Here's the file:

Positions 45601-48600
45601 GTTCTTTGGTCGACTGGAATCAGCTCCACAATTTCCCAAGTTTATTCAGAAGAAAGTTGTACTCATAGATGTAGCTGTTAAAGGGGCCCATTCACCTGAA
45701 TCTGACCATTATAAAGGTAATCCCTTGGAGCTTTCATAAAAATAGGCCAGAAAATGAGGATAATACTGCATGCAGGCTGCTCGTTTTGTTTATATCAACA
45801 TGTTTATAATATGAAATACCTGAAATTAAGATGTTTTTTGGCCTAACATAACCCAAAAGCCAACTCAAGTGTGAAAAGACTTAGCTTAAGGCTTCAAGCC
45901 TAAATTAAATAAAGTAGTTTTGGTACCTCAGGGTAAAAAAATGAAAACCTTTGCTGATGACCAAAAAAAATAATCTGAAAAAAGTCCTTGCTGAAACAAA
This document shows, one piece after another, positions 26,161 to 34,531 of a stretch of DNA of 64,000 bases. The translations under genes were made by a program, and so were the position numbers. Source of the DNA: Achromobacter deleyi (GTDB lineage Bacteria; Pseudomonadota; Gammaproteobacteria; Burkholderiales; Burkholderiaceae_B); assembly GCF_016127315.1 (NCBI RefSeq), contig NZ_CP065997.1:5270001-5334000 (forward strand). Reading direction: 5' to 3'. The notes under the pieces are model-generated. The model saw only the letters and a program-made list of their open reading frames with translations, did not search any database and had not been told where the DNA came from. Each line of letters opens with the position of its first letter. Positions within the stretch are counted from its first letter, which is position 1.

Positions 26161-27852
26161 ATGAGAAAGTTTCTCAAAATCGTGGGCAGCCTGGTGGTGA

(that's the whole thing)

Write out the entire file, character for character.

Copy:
Positions 45601-48600
45601 GTTCTTTGGTCGACTGGAATCAGCTCCACAATTTCCCAAGTTTATTCAGAAGAAAGTTGTACTCATAGATGTAGCTGTTAAAGGGGCCCATTCACCTGAA
45701 TCTGACCATTATAAAGGTAATCCCTTGGAGCTTTCATAAAAATAGGCCAGAAAATGAGGATAATACTGCATGCAGGCTGCTCGTTTTGTTTATATCAACA
45801 TGTTTATAATATGAAATACCTGAAATTAAGATGTTTTTTGGCCTAACATAACCCAAAAGCCAACTCAAGTGTGAAAAGACTTAGCTTAAGGCTTCAAGCC
45901 TAAATTAAATAAAGTAGTTTTGGTACCTCAGGGTAAAAAAATGAAAACCTTTGCTGATGACCAAAAAAAATAATCTGAAAAAAGTCCTTGCTGAAACAAA
This document shows, one piece after another, positions 26,161 to 34,531 of a stretch of DNA of 64,000 bases. The translations under genes were made by a program, and so were the position numbers. Source of the DNA: Achromobacter deleyi (GTDB lineage Bacteria; Pseudomonadota; Gammaproteobacteria; Burkholderiales; Burkholderiaceae_B); assembly GCF_016127315.1 (NCBI RefSeq), contig NZ_CP065997.1:5270001-5334000 (forward strand). Reading direction: 5' to 3'. The notes under the pieces are model-generated. The model saw only the letters and a program-made list of their open reading frames with translations, did not search any database and had not been told where the DNA came from. Each line of letters opens with the position of its first letter. Positions within the stretch are counted from its first letter, which is position 1.

Positions 26161-27852
26161 ATGAGAAAGTTTCTCAAAATCGTGGGCAGCCTGGTGGTGA